Bai sach chrouk is one of Cambodia's simplest and most popular dishes. Street vendors often serve it early in the morning. Packed with the savory flavors from the marinade and the zesty flavor of pickles, this dish is extremely appealing.
The dish is made with pork, which is finely sliced and grilled. It is always served with white rice, freshly pickled cucumbers, daikon, and a bowl of chicken broth. You must definitely try this classic breakfast in Cambodia.
17. Khmer Chicken Red Curry, Cambodia
Khmer chicken red curry is a rich, flavorful curry made from chicken, coconut milk, eggplant, green beans, potatoes, sweet potatoes, lemongrass, and kroeung(spice paste). Beef and fish can also replace the chicken. This curry is always served with bread.
18. Khao Niaw (Sticky Rice), Laos
Khao niaw is a staple food in Laos. It is traditionally steamed and served in small bamboo baskets called lao aep khao. To eat like a local, take a handful of sticky rice in one hand and roll it into a ball. Then, break the sticky rice ball into smaller portions, dip them in the sauce, and enjoy.
19. Laap (Minced Meat Salad), Laos
Laap, also lahp or larb, is considered the national dish of Laos. It is a type of minced meat salad, made with chicken, beef, duck, fish, or pork. It is usually seasoned with fish sauce, lime juice, fermented fish juice, rice noodles, and fresh herbs.
20. Papaya Salad, Laos and Thailand
Green papaya salad is typically made with shreds of unripe papaya. It is rich in flavor: crunchy, sour, sweet, spicy, and salty. You can find this dish all over Laos and Thailand, but it is made differently in each country.
The main ingredients in the papaya salad include unripe shredded papaya, chilies, lime, garlic, tomatoes, palm sugar, and fish sauce. All these ingredients are pounded together in a traditional mortar and pestle.
21. Adobo (Meat in Vinegar), Philippines
Adobo is a popular Filipino dish which can be found everywhere in the Philippines. It is made with pork, chicken, seafood, or vegetables, which are cooked slowly in vinegar, soy sauce, garlic, and black peppercorns, and then browned to a crisp in oil. Adobo is often served with rice.
22. Kinilaw (Raw Seafood Dish), Philippines
The Philippines is surrounded by the sea. It is very common to eat fish and other seafood, and no list of Filipino food would be complete without Kinilaw.
Kinilaw literally means ‘eaten raw’. It is a raw seafood dish served all over the Philippines. The main ingredient is slices of raw fish marinated in vinegar. Additional ingredients include calamansi juice, salt, pepper, and chili peppers.
23. Kare-Kare (Oxtail and Tripe Stew in Peanut Sauce), Philippines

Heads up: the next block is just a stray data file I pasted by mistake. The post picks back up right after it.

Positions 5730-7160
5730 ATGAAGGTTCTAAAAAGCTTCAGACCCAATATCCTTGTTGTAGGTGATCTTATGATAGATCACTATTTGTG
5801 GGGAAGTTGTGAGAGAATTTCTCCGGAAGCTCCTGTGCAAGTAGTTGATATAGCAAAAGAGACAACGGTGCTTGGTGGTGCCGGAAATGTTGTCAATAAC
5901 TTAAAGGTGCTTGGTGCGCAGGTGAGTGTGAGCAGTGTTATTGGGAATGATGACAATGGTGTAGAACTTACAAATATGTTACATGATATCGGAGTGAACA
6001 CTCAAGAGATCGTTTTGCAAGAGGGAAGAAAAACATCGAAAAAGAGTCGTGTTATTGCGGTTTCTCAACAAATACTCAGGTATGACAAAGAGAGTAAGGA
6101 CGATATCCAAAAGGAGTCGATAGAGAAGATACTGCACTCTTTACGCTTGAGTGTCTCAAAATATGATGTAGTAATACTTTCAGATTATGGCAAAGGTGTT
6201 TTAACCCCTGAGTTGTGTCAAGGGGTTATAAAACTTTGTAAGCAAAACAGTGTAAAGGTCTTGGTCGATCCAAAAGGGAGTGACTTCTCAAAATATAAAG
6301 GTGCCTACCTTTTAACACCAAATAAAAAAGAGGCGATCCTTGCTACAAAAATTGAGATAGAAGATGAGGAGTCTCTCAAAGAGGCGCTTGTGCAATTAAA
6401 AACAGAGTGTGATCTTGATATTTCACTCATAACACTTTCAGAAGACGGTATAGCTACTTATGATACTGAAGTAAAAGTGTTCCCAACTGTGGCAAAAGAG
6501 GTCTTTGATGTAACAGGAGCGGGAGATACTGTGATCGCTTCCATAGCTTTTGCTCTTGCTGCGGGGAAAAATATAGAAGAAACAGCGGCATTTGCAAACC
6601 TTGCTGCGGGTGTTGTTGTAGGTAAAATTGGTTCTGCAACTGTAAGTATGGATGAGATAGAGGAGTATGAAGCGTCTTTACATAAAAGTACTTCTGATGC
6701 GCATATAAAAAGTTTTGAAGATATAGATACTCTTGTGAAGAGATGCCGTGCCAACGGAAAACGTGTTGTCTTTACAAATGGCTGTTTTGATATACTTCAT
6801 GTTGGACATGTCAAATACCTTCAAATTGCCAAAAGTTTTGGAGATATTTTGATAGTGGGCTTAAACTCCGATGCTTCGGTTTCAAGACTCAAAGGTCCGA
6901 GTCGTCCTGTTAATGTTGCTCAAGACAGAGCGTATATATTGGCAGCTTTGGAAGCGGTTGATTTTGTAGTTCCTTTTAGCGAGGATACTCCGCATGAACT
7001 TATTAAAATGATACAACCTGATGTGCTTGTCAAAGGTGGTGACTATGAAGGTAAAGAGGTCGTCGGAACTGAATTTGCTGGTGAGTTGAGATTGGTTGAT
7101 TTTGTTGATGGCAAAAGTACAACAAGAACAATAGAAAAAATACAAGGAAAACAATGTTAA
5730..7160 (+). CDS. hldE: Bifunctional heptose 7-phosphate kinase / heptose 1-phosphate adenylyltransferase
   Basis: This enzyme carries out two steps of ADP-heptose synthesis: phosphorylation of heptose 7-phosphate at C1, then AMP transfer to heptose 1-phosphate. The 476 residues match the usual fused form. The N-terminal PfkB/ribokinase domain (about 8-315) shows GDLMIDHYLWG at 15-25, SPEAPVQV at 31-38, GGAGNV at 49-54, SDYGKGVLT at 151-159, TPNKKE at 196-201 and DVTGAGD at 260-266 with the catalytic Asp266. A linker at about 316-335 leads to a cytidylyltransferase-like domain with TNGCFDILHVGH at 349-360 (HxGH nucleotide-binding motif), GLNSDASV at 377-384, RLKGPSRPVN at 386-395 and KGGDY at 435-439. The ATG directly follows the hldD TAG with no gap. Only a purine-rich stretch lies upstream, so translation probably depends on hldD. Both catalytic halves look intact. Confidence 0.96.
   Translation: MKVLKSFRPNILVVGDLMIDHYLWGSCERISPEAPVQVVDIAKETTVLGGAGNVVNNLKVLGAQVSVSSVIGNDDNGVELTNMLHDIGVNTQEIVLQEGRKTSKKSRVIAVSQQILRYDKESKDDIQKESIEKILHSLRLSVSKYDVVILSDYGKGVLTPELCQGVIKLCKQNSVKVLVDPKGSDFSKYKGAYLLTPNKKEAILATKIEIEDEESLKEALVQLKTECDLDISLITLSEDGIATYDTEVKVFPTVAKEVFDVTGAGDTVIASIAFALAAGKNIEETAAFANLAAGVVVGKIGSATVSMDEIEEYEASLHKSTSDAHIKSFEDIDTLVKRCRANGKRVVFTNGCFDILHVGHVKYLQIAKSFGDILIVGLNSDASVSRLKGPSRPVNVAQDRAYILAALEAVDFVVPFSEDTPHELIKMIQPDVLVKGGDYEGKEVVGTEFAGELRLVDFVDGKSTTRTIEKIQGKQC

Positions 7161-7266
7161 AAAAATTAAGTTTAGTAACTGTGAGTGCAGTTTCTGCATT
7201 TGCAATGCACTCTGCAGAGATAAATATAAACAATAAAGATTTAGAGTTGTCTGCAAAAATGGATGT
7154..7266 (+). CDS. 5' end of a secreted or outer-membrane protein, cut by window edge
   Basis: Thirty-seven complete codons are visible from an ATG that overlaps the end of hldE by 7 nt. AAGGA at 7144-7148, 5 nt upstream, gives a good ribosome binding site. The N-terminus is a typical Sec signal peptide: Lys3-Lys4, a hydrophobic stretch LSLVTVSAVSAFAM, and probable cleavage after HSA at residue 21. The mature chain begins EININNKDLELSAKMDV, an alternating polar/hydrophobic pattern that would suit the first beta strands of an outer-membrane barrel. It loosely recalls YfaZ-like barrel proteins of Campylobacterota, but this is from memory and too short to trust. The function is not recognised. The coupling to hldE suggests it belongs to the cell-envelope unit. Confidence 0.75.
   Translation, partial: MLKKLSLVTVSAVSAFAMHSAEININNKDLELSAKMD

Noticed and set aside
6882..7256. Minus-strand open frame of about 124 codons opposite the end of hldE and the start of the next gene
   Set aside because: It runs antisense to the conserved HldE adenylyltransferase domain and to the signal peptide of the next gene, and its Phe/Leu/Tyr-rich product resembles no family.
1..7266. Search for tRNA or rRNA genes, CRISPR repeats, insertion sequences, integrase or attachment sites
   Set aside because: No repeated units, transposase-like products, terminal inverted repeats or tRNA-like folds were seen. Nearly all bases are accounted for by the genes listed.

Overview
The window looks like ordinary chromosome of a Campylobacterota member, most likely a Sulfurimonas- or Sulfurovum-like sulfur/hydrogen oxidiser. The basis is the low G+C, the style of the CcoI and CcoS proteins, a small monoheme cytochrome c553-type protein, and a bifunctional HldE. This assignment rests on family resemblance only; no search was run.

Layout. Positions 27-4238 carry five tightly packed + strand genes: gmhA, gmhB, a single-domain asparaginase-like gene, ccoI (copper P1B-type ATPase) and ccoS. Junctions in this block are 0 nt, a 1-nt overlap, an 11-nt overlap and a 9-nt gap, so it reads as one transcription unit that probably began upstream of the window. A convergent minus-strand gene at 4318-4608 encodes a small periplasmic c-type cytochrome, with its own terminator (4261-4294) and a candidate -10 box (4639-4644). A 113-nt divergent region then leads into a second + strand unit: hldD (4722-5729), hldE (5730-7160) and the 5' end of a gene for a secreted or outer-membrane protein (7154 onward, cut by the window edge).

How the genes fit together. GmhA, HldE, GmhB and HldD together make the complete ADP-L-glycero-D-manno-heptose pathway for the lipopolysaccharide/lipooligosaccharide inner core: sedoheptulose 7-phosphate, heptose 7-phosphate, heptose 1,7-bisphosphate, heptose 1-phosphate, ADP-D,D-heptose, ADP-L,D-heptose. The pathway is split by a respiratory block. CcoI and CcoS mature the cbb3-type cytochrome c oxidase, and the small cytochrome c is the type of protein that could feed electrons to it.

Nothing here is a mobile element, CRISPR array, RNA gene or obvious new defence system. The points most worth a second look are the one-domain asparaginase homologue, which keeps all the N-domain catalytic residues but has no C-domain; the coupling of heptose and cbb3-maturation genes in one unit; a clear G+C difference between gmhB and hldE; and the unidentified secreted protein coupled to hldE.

Kare-kare is a classic Filipino dish with a subtle taste. It is made with oxtail, tripe, vegetables, and a peanut-based sauce. It is usually served with steamed rice and shrimp paste. Pampanga may be known for the best kare-kare, but you can find this dish all over the Philippines.
24. Char Kway Teow (Fried Flat Rice Noodles), Singapore and Malaysia
Char kway teow is a popular noodle dish in Southeast Asia. It is a national favorite in both, Singapore and Malaysia. The main ingredients include flat rice noodles, meat, sliced fish cakes, egg, slices of Chinese sausage, and bean sprouts. All ingredients are stir-fried over high heat with light and dark soy sauce, chili, and other spices.
It is believed that the most authentic char kway teow comes from Penang in Malaysia, where this dish is commonly served on a banana leaf. But you’ll find many delicious versions in Singapore as well.
25. Chili Crab (Whole Crab in Chili Tomato Sauce), Singapore
If you want a taste of authentic Singaporean cuisine, you should not miss out on chili crab. This seafood dish is one of Singapore’s national dishes. It ranks at 35 on “The World's 50 Most Delicious Foods” list, compiled by CNN Go in 2011. The stir-fried crab is coated with a sweet, savory, and spicy tomato-based sauce. It is often served with steamed or deep-fried buns.
26. Nasi Goreng (Indonesian Fried Rice), Indonesia
Nasi goreng is a classic Indonesian fried rice. It is a simple dish, which locals and travelers enjoy. It differs from other kinds of fried rice because of the sauce which stains the rice dark brown. The rice is often topped with a fried egg and served with fresh cucumber and tomato.
27. Gado-Gado (Salad with Peanut Sauce), Indonesia
Gado-gado literally means “mix mix.” This popular salad, consisting of lightly boiled and blanched vegetables, boiled eggs, boiled potatoes, fried tofu and / or tempeh (deep-fried fermented soybean) cubes, and lontong (steamed rice cakes), is tossed in a peanut sauce dressing.
28. Babi Guling (Slow-Roasted Pork), Indonesia
If you are planning to visit Bali, Indonesia, don’t forget to sample babi guling. Bali guling, which directly translates to “turning pig,” is a spit-roasted suckling pig. The pork is tender, juicy, and imbued with garlic, ginger, and turmeric flavors that linger on the palate.
29. Mohinga (Rice Noodles in Fish Soup), Myanmar
Mohinga is considered the national dish of Myanmar. It consists of rice noodles served in a hearty, herbal, fish- and shallot-based broth, and seasoned with garlic, onion, lemongrass, and ginger. It is a must-have for breakfast in Burma.
30. Laphet Thoke (Tea Leaf Salad), Myanmar
Laphet thoke is a combination of soft, pickled tea leaves; crisp, roasted peanuts; other crunchy beans; toasted sesame seeds; and fried garlic. If you want, you can add dried shrimp and chopped tomatoes.
This salad is traditionally served in Myanmar on important occasions, such as parties, weddings, funerals, and religious ceremonies. Nowadays, it is often served as the final course, at the end of a meal.